By Nicole Hennessy
Michel Ruhlman sets an alarm for 30 minutes, puts his phone in his pocket and begins.
“I want to tell you what an accident it is that I’m here,” he says. Being a food writer is “something I never planned on, never wanted, never sought,” he says.
Aspiring to become a serious novelist, Ruhlman romanticized authors like Ernest Hemingway, F. Scott Fitzgerald and George Orwell.
Early on he learned discipline. For 10 years he sat down at the same time each day for the same amount of time and produced about the same amount of words. For him, writing is a compulsion, something he needs to do in order to survive.
Luckily, Ruhlman married a photographer, and the two agreed they would pursue what they cared about regardless of the “financial perils that we were sure to endure,” he tells the eagerly listening audience.
Though his first two novels went unsold and unpublished, they got him an agent, to whom he pitched an idea for a book about the culture of single-sex schools “at a time when anything all male was considered to be toxic and anything all female was good for the girls.”
Returning to University School, from which he graduated in 1985, Rulman spent a year there producing the book “Boys Themselves: A Return to Single-Sex Education.”
After it was published, he went through a few new ideas, none of which worked out.
Since he was a child cooking for himself after school, food always snuck into his life. But it would be years before he connected the two — literature and food
Though, searching for a story, he started thinking about how little one learns following recipes. “Chefs know how to cook, and they don’t follow recipes,” he realized, “so why don’t I go cook with them and understand what they know?” So he began interviewing chefs, realizing soon after that a great book might be to go to the most prominent cooking school in the country – the Culinary Institute of America – and write about what it takes to become a chef.
This was in 1995, right on the cusp of “this food revolution,” and his agent loved the idea. Now he just had to get into the school.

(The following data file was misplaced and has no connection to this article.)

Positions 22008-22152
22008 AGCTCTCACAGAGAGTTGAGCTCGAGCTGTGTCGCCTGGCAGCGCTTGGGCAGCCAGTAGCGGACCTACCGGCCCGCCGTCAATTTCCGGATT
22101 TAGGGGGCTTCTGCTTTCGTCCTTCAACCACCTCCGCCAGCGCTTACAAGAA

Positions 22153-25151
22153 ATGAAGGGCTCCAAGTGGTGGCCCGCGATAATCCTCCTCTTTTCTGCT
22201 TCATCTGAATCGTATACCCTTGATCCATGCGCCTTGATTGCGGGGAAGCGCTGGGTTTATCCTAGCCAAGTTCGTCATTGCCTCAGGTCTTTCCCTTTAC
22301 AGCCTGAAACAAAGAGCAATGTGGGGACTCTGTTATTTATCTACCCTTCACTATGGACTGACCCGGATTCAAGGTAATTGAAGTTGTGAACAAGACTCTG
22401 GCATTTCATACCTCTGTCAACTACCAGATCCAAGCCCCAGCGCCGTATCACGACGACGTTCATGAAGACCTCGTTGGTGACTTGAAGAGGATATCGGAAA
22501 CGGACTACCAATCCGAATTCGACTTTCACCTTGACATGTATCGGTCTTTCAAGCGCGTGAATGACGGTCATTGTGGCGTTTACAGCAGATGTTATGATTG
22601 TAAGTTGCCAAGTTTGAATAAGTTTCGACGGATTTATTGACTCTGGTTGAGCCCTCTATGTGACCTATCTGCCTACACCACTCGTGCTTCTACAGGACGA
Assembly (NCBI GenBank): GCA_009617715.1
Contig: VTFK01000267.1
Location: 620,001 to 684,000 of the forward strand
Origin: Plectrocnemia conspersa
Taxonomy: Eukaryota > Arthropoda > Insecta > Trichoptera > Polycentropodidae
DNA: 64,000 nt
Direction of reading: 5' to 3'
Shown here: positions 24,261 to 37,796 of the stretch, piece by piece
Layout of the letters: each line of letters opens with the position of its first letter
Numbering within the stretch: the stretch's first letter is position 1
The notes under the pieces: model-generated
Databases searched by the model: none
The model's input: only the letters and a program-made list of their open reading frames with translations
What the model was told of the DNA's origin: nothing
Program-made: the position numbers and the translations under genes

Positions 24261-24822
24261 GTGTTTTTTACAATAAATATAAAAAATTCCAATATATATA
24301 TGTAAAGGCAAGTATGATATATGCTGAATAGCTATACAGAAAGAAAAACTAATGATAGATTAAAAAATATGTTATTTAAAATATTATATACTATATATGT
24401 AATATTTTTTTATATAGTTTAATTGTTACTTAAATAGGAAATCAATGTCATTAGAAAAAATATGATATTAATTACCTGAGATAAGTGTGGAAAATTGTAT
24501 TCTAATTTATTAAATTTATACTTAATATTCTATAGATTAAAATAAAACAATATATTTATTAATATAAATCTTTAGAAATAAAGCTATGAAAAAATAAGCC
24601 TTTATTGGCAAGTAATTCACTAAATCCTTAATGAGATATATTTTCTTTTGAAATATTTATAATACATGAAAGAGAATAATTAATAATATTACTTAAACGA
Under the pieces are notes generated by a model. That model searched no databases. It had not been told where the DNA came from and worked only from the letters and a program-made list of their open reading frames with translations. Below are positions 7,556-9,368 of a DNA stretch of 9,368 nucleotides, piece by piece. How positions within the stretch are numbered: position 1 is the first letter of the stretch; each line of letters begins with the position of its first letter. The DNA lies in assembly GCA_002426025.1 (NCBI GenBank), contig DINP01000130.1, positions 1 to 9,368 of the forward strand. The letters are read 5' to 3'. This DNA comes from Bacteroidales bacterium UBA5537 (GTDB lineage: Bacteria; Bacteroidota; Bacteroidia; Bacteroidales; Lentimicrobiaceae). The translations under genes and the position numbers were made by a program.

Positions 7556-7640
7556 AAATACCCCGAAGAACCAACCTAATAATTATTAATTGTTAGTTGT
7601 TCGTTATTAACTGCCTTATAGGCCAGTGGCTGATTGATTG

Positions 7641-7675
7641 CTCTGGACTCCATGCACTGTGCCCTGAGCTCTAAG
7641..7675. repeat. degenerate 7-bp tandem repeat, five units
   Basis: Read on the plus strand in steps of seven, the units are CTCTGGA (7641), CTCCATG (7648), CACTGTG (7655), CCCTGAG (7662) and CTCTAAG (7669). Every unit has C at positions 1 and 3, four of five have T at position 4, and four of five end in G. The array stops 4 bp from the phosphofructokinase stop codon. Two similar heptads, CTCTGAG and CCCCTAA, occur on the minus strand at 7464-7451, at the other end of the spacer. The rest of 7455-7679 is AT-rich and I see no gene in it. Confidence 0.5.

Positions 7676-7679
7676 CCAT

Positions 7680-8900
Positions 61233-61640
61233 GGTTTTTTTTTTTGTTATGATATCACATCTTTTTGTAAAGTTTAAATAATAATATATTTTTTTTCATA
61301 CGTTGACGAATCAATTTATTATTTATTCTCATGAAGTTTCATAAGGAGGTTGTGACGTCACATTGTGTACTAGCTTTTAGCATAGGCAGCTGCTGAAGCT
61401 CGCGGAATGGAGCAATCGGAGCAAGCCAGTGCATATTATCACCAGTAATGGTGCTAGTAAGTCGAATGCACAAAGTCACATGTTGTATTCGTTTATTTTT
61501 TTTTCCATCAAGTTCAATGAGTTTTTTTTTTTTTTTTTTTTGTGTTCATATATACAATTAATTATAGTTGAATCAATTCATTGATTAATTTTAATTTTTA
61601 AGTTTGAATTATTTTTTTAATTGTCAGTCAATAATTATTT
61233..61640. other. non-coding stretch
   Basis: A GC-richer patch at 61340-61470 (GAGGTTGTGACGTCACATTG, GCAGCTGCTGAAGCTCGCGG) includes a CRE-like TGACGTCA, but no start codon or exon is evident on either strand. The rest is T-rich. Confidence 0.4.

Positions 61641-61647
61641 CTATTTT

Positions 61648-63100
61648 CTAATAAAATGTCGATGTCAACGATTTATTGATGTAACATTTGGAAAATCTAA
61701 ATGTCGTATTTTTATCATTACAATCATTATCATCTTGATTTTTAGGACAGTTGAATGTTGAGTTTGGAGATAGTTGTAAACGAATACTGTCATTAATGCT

With half of a $45,000 advance that was whittled down to $16,000 after the agent’s cut and taxes, he and his wife rented out their home and moved to New York with their infant daughter.
It was risky, but they figured, “If you really want to do something, do it.”
It ended up taking Ruhlman six months to gain access to the school. A professor later told him they suspected he was trying to scam a free education, which he eventually realized he did.
His book, “The Making of a Chef: Mastering Heat at the Culinary Institute of America,” was not the result of lingering around a few kitchens. It was the result of earning the characteristics chefs strive to maintain. It was the result of driving through a snow storm on bald tires and lingering near the poverty line.
After gathering all the material, Ruhlman wrote 1,400 words a day, five days a week and revised on Saturdays. Avoiding complete financial ruin, he completed in four months.
At first, when he realized his 4-month time frame, he thought, “That’s impossible.” But because he learned to cook, he knew that “you didn’t say no, chef. You said yes, chef.” You made the impossible possible.
In total Ruhlman has written 12 books, mostly about food, though he’s managed to sneak in some wooden boats.
He tells the audience that it was just recently that he came to terms with being a food writer … that he’s tried to distance himself from it, that he wanted to write about things that mattered. His 30 minutes having audibly elapsed, he continues to talk.
“It’s only recently become clear to me,” he says, “how important food is.”
Encouraging people to cook at home more to avoid the diseases and pollution resulting from all the processed foods they’ve grown so accustomed to, and explaining that cooking food is one of the things that makes us human, he says, “I’m really proud to be a food writer,” and he thanks the audience, clasps his microphone in both hands and bows his head.